Paul Cartledge

Paul Anthony Cartledge is the 1st A.G. Leventis Professor of Greek Culture at Cambridge University, having previously held a personal chair in Greek History at Cambridge. He was educated at St Paul’s School & New College, Oxford where he took his 1st degree & completed his doctoral thesis in Spartan archaeology in 1975 under Prof. Sir John Boardman. After a period at the University of Warwick he moved in 10/79 to Cambridge University where he’s a fellow of Clare College.
He’s a world expert on Athens & Sparta in the Classical Age & has been described as a Laconophile. He was chief historical consultant for the BBC TV series The Greeks & the Channel 4 series The Spartans, presented by Bettany Hughes. He’s also a holder of the Gold Cross of the Order of Honour & an Honorary Citizen of modern Sparta. Besides the Leventis Professorship, he holds a visiting Global Distinguished Professorship at New York University, funded by the Greek Parliament.

Books in order of publication:


  • Aristophanes and His Theatre of the Absurd (1989), Duckworth.
  • Nomos : Essays in Athenian Law, Politics and Society (1991), Cambridge University Press.
  • Spartan Reflections, a collection of essays new and revised (Duckworth, 2001).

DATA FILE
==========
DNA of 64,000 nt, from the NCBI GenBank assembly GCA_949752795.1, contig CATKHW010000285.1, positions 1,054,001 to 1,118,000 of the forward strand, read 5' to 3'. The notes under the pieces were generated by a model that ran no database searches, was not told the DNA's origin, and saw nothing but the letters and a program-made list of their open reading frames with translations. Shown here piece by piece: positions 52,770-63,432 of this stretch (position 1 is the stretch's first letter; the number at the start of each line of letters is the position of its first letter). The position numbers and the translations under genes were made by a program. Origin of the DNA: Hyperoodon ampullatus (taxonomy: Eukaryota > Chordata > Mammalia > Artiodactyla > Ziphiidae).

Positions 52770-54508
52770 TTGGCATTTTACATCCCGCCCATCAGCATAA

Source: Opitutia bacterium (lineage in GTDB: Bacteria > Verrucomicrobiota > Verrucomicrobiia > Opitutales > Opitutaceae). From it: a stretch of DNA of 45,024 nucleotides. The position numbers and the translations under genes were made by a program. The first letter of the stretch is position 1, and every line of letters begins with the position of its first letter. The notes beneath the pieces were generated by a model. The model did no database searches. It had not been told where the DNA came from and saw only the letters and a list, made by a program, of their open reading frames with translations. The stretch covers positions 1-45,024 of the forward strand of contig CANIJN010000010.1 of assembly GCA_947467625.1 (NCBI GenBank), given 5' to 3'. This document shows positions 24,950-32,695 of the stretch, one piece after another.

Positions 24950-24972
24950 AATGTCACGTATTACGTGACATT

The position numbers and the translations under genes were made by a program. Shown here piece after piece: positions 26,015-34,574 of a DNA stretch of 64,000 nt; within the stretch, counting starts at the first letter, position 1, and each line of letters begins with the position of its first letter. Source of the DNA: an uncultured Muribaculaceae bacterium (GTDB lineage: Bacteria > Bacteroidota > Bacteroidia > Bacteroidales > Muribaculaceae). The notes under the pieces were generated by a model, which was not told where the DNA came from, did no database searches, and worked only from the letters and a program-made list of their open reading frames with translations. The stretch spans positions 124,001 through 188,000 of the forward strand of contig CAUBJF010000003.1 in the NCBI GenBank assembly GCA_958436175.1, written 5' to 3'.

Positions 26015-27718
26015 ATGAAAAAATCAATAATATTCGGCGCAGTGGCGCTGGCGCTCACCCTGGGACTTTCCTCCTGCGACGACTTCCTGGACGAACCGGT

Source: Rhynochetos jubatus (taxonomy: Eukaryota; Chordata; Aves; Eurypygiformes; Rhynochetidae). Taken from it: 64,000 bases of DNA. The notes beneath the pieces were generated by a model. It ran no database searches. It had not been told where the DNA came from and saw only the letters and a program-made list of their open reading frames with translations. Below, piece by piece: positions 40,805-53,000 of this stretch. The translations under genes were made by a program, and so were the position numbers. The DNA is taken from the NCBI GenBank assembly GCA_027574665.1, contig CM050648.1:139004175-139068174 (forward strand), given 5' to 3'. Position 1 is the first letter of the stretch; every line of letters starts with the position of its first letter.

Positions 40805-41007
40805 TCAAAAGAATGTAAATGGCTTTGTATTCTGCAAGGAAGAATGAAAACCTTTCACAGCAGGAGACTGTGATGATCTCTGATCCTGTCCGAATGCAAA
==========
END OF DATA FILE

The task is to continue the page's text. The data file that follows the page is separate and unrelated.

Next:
• Sparta and Lakonia (2nd edn. 2002).
  • Hellenistic and Roman Sparta (rev. edns 2002), (with A. Spawforth).
  • The Greeks: A Portrait of Self and Others (2nd edn, 2002), the product of research into Greek self-definition.
  • Kosmos: essays in Order, Conflict and Community in Classical Athens (coauthor Paul Millett; (2002), Cambridge University Press.
  • The Spartans: An Epic History (2nd edn, 2003).
  • Alexander the Great: The Hunt for a New Past (2004).
  • Helots and Their Masters in Laconia and Messenia: Histories, Ideologies, Structures (2004), Center for Hellenic Studies. Thermopylae: The Battle That Changed the World (2006), The Overlook Press.
  • Ancient Greek Political Thought in Practice (2009), Cambridge University Press.
  • Ancient Greece: A History in Eleven Cities, (2009), Oxford University Press.
  • Democracy: A Life (2016), Oxford University Press.
%d bloggers like this: